Look at the laundry list of available automotive technologies these days and it reads like something Q would prepare for 007 before an important mission: radar cruise control, night vision, electronic stability control, and a whole host of acronyms that sound like they're meant to counteract SPECTRE's bag of tricks. However, these technologies are part and parcel of the electronic revolution that is changing the automobile from a purely mechanical device into an electro-mechanical one. According to Dr. Alois Seewald, global director, Systems Integration, Steering & Suspension R&D, at TRW Automotive, "Electronic control has fundamentally changed the design and development process in the auto industry, because it has shifted the boundaries between what is possible and what is not in ways that were once thought to be impossible." A couple of close-at-hand examples follow.
ACTIVE DYNAMIC CONTROL
It sounds much more exotic than it is: an electro-hydraulic actuator located on one of the two anti-roll bar drop links–the links that connect it to the suspension–used to connect or disconnect the anti-roll bar, as well as adjust its stiffness. Dr. Dirk Nissing, part of TRW's Steering & Suspension R&D team, says ADC, as this technology is referred to, is ideal for light trucks, especially vans, "where ride and handling behavior is dependent on the load. Adding an algorithm to the software allows us to detect the load, estimate its distribution, and adjust the system accordingly."
TRW sees potential for the system in SUVs where the addition of ADC lets OEMs tune the suspension for a soft ride without adversely affecting the vehicle's ability to cope with emergency maneuvers, while also increasing the handling envelope of the vehicle before the electronic stability control (ESC) kicks in. "Because we disconnect the drop link in straight-ahead driving," says Nissing, "you can use a much stiffer anti-roll bar without affecting the ride quality. Head-toss is reduced, and there is an improvement in single-wheel impact performance." In fact, TRW claims there is a 20% reduction in vertical acceleration in straight-ahead driving, a roll reduction of up to 86%, a 50% reduction in understeer, and a 14% increase in the vehicle's handling limit. The latter was proven by what Dr. Nissing termed, "a very famous sports car maker," who discovered that adding ADC to both anti-roll bars was worth four seconds per lap and did not degrade the around-town ride when fitted to one of its cars.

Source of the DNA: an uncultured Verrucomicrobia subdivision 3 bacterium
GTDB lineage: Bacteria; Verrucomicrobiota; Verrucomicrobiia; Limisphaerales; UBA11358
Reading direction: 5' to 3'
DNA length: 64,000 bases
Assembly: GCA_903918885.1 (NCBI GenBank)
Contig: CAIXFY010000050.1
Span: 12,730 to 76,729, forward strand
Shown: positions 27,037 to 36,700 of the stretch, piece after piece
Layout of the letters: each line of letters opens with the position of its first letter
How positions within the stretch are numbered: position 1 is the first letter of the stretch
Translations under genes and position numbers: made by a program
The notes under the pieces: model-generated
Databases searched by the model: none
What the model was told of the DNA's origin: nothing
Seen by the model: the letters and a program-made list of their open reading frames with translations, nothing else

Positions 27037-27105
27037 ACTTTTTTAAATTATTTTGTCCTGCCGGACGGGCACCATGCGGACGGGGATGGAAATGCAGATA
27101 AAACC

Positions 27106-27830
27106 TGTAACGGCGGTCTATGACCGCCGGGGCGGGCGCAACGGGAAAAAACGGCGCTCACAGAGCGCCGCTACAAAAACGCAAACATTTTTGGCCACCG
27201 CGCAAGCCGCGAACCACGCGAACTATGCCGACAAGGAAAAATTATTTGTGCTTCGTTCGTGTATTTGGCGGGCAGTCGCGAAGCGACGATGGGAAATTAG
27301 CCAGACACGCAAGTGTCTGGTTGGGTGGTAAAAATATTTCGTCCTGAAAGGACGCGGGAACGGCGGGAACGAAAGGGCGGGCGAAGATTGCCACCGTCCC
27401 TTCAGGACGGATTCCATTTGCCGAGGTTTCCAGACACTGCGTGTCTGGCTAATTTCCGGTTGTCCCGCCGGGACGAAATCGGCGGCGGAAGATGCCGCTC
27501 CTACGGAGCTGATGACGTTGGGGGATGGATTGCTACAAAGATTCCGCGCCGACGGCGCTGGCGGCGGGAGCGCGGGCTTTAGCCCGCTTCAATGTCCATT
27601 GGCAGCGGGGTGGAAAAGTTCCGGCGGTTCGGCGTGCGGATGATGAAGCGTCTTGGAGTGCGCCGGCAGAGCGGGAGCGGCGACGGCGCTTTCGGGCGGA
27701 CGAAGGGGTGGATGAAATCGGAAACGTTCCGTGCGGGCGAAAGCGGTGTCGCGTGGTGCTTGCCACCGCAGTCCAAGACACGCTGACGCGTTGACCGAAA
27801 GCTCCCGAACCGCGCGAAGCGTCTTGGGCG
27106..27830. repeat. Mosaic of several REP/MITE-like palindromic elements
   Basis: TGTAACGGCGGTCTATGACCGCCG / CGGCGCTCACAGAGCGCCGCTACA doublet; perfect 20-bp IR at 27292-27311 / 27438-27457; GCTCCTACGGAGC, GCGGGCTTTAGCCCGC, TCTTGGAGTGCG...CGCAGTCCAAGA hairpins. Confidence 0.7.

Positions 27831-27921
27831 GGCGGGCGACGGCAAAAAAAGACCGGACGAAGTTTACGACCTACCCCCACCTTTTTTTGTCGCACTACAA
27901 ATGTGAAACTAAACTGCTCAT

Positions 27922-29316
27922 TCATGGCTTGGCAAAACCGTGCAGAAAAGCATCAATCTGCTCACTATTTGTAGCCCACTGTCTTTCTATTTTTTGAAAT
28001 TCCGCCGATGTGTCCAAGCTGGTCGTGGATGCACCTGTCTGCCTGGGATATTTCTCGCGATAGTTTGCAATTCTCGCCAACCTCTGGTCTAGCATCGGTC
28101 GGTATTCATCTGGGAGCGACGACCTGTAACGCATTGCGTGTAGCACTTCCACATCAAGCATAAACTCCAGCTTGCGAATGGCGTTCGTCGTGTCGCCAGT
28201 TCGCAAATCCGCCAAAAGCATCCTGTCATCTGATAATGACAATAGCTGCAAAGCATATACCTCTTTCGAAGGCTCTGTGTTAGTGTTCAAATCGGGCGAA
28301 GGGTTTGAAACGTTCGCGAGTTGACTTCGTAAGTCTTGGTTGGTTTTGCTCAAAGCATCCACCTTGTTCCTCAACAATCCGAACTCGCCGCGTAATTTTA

Though more expensive than the cost of anti-roll bars alone, the system is relatively simple. A linear hydraulic actuator is connected to an electro-hydraulic control unit (EHCU) via hydraulic lines, and the EHCU varies the pressure–and, therefore, the force–dynamically. Hydraulic power is drawn from either an engine-driven or a separate electro-hydraulic power pack. With the system capable of pressures up to 180 Bar, but operating at or below 130 Bar in all but the most severe conditions, it's possible to use the same hoses and clamps found in hydraulic power steering systems in order to keep costs low. "If the vehicle already has ESC," says Nissing, "the same sensors are used to control the ADC, and often there is need for only one EHCU for both systems." OEMs can choose from a dual channel/dual axle, single channel/dual axle, or single channel/single axle system.
ELECTRIC POWER STEERING
Nearly 20 years ago, TRW showed an electric power steering system (EPS) that used a concentric electric motor wrapped around the steering shaft. Though extremely elegant, the unit's 140-mm diameter took up valuable underhood real estate, and made its adaptation to world cars–those available in both right- and left-hand drive–problematic at best. "We were able to get the diameter down to 90 mm," says Aly Badawy, v.p., Steering Engineering, "but that increased the length of the shaft motor. To reduce this diameter further without increasing the motor length, we'd need much stronger, much more expensive magnets." So the company went in another direction.